Lou Holtz, Hendrix and the Prince of Egypt on Attitude: Just Believe

Admonitions from Lou Holtz in my Twitter stream jarred me out of a summer haze (not that kind, deviants…) this morning:

Ability is what you are capable of.

Motivation determines what you do.

Attitude determines how well you do it.

Admittedly, I’ve had a chip on my shoulder lately. Too often it’s easy to gripe about perceived injustice, lack of appreciation or acknowledgement from friends, family and in the workplace.

Even if said sentiments are valid, I’ve come to realize it’s just wasted time, space and energy.

As with forgiveness, happiness is a choice. It’s a gift we give ourselves.

Again, as mentioned in previous posts: the world doesn’t care if you have a degree, nor how hard you may have worked for it.

The world doesn’t care if you’re grossly underpaid, overqualified, under-qualified or entitled. If you have a dissertation, 14K grill like Lil Wayne, 10-foot spoiler on a tiny sedan or more bling than the polar ice caps.

But the world might care if you care. Might believe if you believe. 

How many times, mornings…

Days.

Weeks.

Months does it get increasingly harder to wake up ready and willing to face whatever’s next?

To extricate ourselves from our own self-pity, helpless-complex or demoralizing slumps and quietly say:

I’ll try again.

I’ll be better.

And not for anyone else but me.

And with that perspective the nerve and renewed desire to lighten someone else’s load, too…

That’s commitment. That’s selflessness from selfishness. Cynics might dismiss as antiquated, but experience seems to say that forgiving yourself usually precedes forgiving others.

As Daniel Deronda said, it’s about using your unhappiness to help you see other peoples’ pain. 

One of my favorite flicks is the story of John Nash, the mathematics savant from West Virginia played by Russell Crowe in A Beautiful Mind, which garnered 4 Academy awards (including Best Picture) in 2001.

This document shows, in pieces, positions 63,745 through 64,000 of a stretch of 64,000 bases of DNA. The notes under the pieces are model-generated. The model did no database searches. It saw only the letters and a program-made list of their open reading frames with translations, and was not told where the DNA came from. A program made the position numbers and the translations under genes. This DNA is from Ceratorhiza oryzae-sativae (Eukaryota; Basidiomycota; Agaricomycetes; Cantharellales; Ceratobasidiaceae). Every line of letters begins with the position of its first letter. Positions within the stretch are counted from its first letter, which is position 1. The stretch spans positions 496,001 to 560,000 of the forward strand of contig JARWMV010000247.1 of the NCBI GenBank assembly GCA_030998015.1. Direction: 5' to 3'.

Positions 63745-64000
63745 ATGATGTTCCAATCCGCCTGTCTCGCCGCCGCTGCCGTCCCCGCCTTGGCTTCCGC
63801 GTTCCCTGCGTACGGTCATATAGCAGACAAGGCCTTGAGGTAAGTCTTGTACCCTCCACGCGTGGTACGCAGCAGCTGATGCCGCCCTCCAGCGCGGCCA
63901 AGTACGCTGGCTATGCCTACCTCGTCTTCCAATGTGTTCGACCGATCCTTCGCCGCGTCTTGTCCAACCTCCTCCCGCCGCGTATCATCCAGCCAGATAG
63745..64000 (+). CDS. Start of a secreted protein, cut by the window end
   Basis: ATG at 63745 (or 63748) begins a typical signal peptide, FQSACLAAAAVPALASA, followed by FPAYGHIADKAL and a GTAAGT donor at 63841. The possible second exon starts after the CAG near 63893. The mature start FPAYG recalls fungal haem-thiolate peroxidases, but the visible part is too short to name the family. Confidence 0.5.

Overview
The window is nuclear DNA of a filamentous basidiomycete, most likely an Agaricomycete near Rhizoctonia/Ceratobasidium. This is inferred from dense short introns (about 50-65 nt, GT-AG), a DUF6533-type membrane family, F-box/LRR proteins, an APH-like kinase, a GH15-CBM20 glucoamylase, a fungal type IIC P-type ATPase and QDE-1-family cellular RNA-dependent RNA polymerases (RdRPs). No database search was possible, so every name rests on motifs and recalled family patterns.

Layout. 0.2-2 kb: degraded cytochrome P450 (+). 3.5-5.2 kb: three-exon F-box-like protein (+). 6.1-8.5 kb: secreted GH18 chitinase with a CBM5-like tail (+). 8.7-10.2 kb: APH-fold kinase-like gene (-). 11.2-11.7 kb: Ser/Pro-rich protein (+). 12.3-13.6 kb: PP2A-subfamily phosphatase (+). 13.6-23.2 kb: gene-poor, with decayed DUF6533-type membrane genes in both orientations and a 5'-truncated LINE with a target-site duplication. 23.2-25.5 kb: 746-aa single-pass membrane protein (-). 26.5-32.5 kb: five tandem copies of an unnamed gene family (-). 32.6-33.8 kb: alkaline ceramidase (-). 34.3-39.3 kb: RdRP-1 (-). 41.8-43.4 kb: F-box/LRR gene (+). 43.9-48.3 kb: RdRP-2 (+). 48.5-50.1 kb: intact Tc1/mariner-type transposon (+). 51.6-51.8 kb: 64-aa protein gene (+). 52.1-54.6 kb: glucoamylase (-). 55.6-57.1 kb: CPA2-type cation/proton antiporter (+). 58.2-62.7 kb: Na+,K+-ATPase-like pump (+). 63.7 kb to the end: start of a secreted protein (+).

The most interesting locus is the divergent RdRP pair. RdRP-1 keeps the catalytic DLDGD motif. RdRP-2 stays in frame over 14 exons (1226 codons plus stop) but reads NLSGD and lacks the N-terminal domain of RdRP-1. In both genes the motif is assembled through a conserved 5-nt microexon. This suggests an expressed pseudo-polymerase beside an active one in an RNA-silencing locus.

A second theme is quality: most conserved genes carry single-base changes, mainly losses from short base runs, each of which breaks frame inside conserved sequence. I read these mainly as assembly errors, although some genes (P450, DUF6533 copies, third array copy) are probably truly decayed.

One scene that particularly resonated with me depicts a young, salient and blisteringly impatient Nash witnessing a “pen ceremony” (where faculty present their pens in honoring and welcoming a distinguished member).

Though not an official rite of passage at Princeton, the reel goes on to Nash’s professor asking, ‘What do you see?’ Nash replies, “Recognition.”

Shaking his head, the professor elucidates him: Accomplishment.

So often we miss the mark because we’re too focused on the mark, rather than our motives and the process of getting there. Perhaps the hardest part is recognizing when perspective’s lost, where we might have veered off-course in our attempts to control where we’re headed.

The notion of a journey, not a destination. The notion of being present, and slowing down to embrace the moment for what it is.

Granted, nothing worthwhile comes without a cost. I’ve learned that the most rewarding and enriching experiences have also stretched me the most.

Have hurt the most. Have disappointed the most. But man you stretch — and that’s what truly matters.

My first annual review post-college is this month, a part-time gig at a humble, locally-owned business in the town where I attended university. Perhaps the title and the prestige aren’t there, but at some point the world doesn’t seem to care a whole lot about that either.

Rather than dwelling on the fact that friends, family and loved ones are thousands of miles away out West and scattered across the globe, I’ve learned in the past few years to focus on making the best of the people, places and time that are in front of me.

To check my attitude, and willingness to make someone’s life a little easier. To accept the only guarantee I know so far: change is consistent.

Upcoming Footloose ( ahem — remake) dude Kenny Wormald‘s onto something: